It’s not that there aren’t any good writers out there in libraryland. I have ones that I subscribe to directly or check on frequently. It’s that a decent number of them stopped writing or reduced their output as well. Not that I blame them since this is a time and mind intensive exercise (as it bloody well should be), but I miss them between posts. Some of them are columnists for LJ and ALM so I know that posts are inevitable, if not always as frequent as I would want to them to be. Basically, there’s a drought of quality content.

Another part of my disinterest in blogging is a lack of compelling subjects. I don’t write about work because, well, people from my library system read this blog. While I have written about work in the past, it’s mostly been either puppies-and-rainbows positive or uncontroversial benign kinds of things. But I can’t write about some of the subjects I really want to talk about. Part of this is simple “do not bite the hand that feeds you” self preservation, part of this is to ensure continued future employment options (a different end of the self preservation spectrum), but I also believe that the library world doesn’t handle honest portrayals of the work place very well. Public dissent is considered gauche in a profession that proudly supports the societal provocateurs, miscreants, and iconoclasts but wants to keep discontent in-house. I could easily write a thousand entries about helping people on a daily basis, but the whole library façade will collapse and burn if I was write about my frustrations regarding a policy, decision, or the work environment. I could easily chalk this up to life not being fair or employment expectations of a government employee, but when it is reinforced across the profession rather than abhorred, things are fucked up.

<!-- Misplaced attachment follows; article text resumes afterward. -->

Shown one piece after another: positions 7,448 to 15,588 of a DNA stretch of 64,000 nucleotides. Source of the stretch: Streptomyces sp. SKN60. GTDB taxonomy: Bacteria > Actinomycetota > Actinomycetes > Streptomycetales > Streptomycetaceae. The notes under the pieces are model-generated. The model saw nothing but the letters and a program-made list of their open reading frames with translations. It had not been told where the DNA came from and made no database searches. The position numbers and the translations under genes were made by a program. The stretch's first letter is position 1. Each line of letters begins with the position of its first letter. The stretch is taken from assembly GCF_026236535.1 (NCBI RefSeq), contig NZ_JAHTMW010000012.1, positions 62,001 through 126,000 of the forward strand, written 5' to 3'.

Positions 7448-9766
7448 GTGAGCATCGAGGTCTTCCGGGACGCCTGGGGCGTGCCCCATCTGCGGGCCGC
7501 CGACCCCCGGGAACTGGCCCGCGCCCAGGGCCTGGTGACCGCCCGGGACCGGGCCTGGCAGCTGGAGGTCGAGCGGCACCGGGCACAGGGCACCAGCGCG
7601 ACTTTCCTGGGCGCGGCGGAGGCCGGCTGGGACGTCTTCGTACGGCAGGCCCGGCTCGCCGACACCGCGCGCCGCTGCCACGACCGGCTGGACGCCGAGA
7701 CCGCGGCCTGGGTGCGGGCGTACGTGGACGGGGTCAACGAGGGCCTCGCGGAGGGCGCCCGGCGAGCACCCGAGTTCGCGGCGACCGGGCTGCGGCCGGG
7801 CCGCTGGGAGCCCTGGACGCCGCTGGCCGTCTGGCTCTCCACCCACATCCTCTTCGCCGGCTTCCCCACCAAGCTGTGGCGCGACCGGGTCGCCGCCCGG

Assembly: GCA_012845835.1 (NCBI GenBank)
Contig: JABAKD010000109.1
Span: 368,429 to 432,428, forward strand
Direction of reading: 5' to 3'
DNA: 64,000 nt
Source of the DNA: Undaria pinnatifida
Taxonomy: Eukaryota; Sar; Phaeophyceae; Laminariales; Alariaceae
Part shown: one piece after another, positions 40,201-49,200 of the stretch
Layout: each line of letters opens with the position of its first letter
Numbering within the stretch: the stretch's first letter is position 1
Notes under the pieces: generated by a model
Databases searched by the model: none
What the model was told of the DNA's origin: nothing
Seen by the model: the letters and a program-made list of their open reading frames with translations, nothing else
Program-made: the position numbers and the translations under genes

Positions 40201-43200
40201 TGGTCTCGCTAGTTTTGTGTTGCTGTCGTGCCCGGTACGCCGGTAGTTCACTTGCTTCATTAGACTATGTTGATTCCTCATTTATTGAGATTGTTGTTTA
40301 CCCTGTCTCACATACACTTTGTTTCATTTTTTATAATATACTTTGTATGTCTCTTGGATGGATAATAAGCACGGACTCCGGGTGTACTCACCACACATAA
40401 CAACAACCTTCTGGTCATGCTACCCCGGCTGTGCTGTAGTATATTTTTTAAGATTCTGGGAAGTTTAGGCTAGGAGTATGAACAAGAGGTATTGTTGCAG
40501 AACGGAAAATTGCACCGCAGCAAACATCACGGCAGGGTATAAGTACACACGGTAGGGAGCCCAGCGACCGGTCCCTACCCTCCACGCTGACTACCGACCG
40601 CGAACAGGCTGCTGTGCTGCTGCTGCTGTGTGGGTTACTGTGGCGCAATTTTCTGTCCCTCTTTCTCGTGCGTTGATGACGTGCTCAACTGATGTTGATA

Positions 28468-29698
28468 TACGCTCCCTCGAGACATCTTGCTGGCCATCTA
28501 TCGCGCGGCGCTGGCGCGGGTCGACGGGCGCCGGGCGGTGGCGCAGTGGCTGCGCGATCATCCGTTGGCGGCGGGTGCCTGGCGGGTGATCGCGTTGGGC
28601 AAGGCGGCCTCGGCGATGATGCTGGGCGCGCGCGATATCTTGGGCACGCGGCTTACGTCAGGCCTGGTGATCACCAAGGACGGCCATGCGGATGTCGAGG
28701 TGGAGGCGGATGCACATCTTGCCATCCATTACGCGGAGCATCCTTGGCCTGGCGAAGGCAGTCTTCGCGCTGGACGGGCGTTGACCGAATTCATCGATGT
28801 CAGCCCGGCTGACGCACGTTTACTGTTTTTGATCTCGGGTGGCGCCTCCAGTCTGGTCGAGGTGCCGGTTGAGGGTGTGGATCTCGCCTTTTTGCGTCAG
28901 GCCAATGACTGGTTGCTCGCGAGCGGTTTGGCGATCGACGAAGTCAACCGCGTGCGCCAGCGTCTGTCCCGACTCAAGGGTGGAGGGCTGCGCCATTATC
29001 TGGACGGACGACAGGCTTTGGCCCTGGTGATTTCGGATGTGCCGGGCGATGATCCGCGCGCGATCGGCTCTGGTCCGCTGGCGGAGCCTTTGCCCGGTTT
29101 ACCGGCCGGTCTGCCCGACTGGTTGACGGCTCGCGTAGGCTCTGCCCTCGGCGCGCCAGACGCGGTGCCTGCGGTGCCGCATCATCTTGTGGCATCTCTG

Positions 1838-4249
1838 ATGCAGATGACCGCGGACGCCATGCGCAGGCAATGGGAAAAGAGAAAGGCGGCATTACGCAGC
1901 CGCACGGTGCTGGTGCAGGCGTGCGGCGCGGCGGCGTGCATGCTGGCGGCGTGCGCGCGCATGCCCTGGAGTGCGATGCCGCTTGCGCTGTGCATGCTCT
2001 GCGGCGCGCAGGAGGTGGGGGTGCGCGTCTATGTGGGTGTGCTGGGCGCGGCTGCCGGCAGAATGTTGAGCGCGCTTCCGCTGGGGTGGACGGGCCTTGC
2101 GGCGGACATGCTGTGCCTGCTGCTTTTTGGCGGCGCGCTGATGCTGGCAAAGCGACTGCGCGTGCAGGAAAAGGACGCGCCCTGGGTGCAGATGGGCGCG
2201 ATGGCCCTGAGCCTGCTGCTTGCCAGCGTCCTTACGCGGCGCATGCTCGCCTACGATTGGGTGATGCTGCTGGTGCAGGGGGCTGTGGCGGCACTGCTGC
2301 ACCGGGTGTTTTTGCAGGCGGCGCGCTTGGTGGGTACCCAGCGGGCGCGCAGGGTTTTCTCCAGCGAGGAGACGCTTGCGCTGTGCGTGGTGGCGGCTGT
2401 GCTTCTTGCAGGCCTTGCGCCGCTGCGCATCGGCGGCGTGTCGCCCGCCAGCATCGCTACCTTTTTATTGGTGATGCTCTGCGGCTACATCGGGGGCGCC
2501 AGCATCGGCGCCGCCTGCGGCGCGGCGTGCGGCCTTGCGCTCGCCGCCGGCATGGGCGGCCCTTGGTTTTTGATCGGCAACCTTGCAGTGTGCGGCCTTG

The writing on the workplace that does happen tends to appear under pseudonyms, a mind boggling librarian blogging faux pas in which anonymity is wielded like a dagger against the content.  It’s the Catch-22 of libraryland: damned if you won’t reveal yourself to be evaluated as a source, damned if you put your name to your words since you’ll never work in this town again. Are people not clear on the anonymous forms of freedom of expression, something that (in theory) librarians support? Or is personal accountability so damn important that it overrides one’s rational ability to judge the words as they appear that it demands examination above all other traits?